It is, however, imperative that we directly confront the corruption we increasingly find all around us. So Occupy was important and if only because it first galvanised and then channelled our growing dissent – aiming it more precisely at the unfettered power brokers in Wall Street and the City of London. It was mistaken, however, in imagining that such widespread public outcry alone might somehow be enough. This was always the biggest fault with the original Occupy movement, and the reason I think that it never grew above a certain size, and will never, in its current form (since pockets of the movement still exist), develop into the full-blown mass movement that is required.

This November 5th happens to fall on the eve of the US elections, elections that amply illustrate not only how desperate the immediate situation is becoming, but also how badly the Occupy protests (not to mention the thoroughly co-opted Tea Party protests) have failed in the longer term. Now you may say, as many in Britain do say to me, that we should leave it to the Americans to worry about America, and trouble ourselves with what’s happening closer to home. My primary objection to such a disinterested position being straightforward: that whatever is happening today in America will come home soon enough. Britain more than any other country (Israel excepted) marching to the beat of the American drum – or more correctly the Anglo-American (aka Wall Street and the City of London) drum. Full-steam ahead and with the rest of the western world expected to follow – and destined to follow, if we all continue to allow our destiny to be decided for us.

So what can we expect this time around in the US election pageant? Well, neither Obama nor Romney are about to change anything of significance, or at least not in any helpful way. They are both well known sell-outs to the same special interest groups that have taken control our societies, and for this reason their stated policies are so inherently similar that there has been little worth debating at all – the presidential debates serving mostly to debase the proper meaning of the word ‘debate’.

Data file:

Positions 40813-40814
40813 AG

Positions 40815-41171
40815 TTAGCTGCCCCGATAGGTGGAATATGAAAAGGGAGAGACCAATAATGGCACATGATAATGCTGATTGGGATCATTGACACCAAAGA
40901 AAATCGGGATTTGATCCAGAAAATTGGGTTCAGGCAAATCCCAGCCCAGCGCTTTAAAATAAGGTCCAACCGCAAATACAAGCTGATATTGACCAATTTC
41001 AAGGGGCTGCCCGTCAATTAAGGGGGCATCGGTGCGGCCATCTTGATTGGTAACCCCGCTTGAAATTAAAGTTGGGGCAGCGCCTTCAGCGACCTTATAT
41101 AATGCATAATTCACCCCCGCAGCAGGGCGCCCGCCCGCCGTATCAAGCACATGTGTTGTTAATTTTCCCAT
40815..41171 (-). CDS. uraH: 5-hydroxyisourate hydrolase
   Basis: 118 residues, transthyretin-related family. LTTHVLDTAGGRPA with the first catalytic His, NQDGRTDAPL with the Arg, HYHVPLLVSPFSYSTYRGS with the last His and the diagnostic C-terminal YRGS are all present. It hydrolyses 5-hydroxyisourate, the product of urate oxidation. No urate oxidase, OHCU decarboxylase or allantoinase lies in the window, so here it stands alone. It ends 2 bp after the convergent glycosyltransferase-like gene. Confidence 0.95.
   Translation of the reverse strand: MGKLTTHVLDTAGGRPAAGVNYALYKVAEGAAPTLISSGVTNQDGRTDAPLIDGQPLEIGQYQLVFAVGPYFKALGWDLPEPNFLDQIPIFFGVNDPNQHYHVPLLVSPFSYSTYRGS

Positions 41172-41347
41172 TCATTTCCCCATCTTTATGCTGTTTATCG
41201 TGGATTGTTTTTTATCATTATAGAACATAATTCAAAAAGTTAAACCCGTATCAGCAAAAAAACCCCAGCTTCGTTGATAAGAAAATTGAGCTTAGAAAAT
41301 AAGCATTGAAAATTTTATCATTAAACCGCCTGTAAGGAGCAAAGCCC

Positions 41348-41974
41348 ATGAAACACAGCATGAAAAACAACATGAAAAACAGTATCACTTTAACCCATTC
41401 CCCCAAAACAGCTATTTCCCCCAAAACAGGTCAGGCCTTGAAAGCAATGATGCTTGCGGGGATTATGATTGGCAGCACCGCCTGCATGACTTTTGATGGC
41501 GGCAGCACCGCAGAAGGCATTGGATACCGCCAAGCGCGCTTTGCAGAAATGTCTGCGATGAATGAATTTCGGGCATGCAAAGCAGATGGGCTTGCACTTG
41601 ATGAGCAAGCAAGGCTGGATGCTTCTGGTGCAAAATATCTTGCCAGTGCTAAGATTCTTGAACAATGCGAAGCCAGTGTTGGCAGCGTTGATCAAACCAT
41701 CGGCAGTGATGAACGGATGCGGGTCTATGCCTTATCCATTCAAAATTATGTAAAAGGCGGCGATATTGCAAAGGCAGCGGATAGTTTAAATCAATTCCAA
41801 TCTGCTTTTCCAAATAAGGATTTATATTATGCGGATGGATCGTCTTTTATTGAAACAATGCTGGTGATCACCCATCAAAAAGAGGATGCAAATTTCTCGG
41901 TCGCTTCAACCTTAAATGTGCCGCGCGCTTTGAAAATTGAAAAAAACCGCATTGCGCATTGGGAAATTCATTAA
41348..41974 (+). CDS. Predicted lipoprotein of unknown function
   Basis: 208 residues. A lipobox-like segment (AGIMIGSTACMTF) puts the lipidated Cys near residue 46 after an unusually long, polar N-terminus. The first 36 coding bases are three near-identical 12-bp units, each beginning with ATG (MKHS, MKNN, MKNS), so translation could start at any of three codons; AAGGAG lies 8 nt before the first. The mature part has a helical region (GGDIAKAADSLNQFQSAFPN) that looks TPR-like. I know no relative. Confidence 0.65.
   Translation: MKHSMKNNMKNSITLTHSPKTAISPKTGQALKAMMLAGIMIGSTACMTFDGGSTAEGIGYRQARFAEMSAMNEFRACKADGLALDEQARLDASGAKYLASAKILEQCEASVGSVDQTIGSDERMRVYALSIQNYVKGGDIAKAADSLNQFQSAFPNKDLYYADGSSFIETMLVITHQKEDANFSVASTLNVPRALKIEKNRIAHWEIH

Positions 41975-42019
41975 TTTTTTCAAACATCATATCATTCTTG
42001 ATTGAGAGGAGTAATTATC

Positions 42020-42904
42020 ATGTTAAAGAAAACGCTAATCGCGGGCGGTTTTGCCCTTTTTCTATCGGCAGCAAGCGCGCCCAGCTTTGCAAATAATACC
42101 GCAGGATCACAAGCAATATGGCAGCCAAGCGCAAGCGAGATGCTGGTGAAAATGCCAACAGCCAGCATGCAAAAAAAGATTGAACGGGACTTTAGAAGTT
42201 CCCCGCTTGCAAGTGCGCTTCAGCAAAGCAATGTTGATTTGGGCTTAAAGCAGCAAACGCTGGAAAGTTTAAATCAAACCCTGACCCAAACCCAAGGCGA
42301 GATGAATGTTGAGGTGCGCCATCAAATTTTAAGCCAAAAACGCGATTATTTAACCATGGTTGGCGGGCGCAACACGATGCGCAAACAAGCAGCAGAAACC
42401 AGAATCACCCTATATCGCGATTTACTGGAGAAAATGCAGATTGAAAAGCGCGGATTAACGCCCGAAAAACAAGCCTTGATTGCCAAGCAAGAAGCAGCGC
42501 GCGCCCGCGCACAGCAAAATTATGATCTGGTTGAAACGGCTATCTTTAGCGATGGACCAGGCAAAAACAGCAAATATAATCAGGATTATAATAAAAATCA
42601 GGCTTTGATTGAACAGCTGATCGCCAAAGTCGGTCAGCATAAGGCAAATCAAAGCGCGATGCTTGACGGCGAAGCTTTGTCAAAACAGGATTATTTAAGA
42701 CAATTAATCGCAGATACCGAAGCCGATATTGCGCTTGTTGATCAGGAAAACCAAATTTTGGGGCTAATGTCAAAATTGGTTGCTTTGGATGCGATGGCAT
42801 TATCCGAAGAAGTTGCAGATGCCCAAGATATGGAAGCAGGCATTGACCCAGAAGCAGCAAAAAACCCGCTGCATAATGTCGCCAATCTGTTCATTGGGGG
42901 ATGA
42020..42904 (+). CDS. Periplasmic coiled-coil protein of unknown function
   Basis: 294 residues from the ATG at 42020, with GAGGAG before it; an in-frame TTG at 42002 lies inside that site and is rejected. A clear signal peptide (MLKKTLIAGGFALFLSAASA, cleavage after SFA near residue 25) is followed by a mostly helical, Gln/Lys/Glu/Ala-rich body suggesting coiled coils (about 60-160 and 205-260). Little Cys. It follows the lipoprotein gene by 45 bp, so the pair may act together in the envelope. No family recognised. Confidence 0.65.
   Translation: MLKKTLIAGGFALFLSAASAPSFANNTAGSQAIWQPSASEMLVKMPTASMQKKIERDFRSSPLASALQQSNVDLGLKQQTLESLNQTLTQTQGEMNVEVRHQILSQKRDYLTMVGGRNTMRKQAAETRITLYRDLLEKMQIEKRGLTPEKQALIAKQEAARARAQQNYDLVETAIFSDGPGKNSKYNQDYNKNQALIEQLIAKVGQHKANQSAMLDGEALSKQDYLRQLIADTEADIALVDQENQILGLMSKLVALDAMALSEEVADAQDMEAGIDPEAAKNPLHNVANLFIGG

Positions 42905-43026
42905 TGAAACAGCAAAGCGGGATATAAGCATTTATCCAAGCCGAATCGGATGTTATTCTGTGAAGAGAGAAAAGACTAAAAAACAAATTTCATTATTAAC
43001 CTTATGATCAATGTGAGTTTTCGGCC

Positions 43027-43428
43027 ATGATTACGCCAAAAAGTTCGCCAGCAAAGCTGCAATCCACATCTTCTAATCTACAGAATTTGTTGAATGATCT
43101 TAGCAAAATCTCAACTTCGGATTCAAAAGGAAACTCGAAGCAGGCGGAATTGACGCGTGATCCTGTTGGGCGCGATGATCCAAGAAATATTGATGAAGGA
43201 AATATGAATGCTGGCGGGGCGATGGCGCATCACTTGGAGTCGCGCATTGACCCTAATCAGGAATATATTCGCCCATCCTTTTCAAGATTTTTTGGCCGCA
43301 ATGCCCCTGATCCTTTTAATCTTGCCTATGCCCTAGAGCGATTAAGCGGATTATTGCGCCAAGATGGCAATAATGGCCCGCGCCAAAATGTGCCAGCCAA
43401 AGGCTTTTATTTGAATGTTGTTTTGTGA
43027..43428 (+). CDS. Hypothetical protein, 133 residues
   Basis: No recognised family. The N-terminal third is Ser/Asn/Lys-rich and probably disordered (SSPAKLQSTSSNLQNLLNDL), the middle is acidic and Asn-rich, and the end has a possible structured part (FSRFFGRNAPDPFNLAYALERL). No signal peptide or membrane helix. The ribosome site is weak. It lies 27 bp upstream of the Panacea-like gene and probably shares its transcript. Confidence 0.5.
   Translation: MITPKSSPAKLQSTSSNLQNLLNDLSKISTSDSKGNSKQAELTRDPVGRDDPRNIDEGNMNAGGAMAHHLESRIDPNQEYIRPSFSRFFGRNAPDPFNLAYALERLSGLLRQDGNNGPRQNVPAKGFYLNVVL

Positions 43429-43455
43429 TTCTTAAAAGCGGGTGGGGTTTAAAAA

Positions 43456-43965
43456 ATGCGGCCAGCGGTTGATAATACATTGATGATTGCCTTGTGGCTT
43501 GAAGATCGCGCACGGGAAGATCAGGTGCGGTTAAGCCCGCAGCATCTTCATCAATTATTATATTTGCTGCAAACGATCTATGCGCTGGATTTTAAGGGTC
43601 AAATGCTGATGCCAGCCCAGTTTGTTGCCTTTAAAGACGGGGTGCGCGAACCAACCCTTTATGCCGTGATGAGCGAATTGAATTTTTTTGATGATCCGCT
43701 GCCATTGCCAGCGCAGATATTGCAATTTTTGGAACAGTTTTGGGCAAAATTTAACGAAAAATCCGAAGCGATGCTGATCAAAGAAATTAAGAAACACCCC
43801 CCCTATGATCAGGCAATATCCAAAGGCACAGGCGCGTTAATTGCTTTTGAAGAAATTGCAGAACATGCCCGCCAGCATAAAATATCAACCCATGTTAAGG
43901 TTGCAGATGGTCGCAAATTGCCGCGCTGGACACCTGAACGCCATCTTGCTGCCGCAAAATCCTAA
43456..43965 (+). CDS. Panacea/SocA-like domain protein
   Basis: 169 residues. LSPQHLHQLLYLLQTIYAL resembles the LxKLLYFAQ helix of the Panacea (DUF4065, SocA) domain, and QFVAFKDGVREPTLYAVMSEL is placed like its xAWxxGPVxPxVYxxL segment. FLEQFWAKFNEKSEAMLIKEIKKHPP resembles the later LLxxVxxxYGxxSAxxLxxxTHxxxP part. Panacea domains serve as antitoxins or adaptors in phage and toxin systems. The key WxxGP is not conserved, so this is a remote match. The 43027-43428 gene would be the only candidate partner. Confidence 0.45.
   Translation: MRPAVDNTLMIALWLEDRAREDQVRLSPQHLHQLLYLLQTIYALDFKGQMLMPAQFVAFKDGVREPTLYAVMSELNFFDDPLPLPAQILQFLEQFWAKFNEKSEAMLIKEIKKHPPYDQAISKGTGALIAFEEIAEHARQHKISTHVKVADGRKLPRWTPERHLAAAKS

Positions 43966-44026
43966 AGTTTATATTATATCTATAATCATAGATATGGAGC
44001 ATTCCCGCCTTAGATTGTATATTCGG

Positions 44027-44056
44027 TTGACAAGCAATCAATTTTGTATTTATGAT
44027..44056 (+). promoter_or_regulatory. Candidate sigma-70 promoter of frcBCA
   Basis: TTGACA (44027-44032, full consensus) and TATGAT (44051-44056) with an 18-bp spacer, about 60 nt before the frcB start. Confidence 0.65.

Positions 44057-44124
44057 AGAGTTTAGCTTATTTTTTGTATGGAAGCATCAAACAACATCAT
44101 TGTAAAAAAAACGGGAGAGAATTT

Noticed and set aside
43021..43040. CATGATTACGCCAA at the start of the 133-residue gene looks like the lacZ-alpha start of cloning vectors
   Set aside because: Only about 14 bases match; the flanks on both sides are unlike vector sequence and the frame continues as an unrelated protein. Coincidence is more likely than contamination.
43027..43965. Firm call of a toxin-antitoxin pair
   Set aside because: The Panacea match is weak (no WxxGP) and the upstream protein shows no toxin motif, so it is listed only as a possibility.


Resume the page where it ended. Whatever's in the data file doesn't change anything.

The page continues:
Whatever happens in tomorrow’s election, those in Wall Street and the City of London will continue to be very well served because, as Nomi Prins wrote recently, “Before the Election was Over, Wall Street won”:

Before the campaign contributors lavished billions of dollars on their favorite candidate; and long after they toast their winner or drink to forget their loser, Wall Street was already primed to continue its reign over the economy.

For, after three debates (well, four), when it comes to banking, finance, and the ongoing subsidization of Wall Street, both presidential candidates and their parties’ attitudes toward the banking sector is similar – i.e. it must be preserved – as is – at all costs, rhetoric to the contrary, aside.

Obama hasn’t brought ‘sweeping reform’ upon the Establishment Banks, nor does Romney need to exude deregulatory babble, because nothing structurally substantive has been done to harness the biggest banks of the financial sector, enabled, as they are, by entities from the SEC to the Fed to the Treasury Department to the White House.1

Click here to read more of Nomi Prins thorough-going analysis.

That said, I don’t doubt that Romney, if elected, will be more dangerous than Obama, since Romney has candidly told us as much. Intent to push harder and faster in the same old directions, Romney becoming president will be much like a return to Bush, but this will be like Bush after a decade of Bush.

Coming in as a fresh face and determined to push on again with a freshly laundered neo-con offensive of more wars and less freedom. And whereas Obama was bad in pretending to be different from Bush, Romney will be worse again, and if only because he won’t be burdened by having to pretend so much: “hope and change” having ceased to be any part of the mainstream political discussion now taking place in America.

Of course, the ballot box has ultimately failed in America largely because the political system is stitched up between two parties. Third candidates being almost totally excluded from entering the debate, and not just because of the relative lack of financial backing (the big money having already been spent on the Obama–Romney spectacular), but also more directly in that access to the televised debates is tightly controlled by a non-profit organisation called the Commission on Presidential Debates:

To qualify for the debates, candidates must “have demonstrated a level of support of at least 15 percent of the national electorate, as determined by five selected national public opinion polling organizations, using the average of those organizations’ most recent publicly-reported results [as of September 21].” Of course it’s almost impossible to earn the support of 15% of the electorate if you don’t have regular access to network television or to the debates themselves.2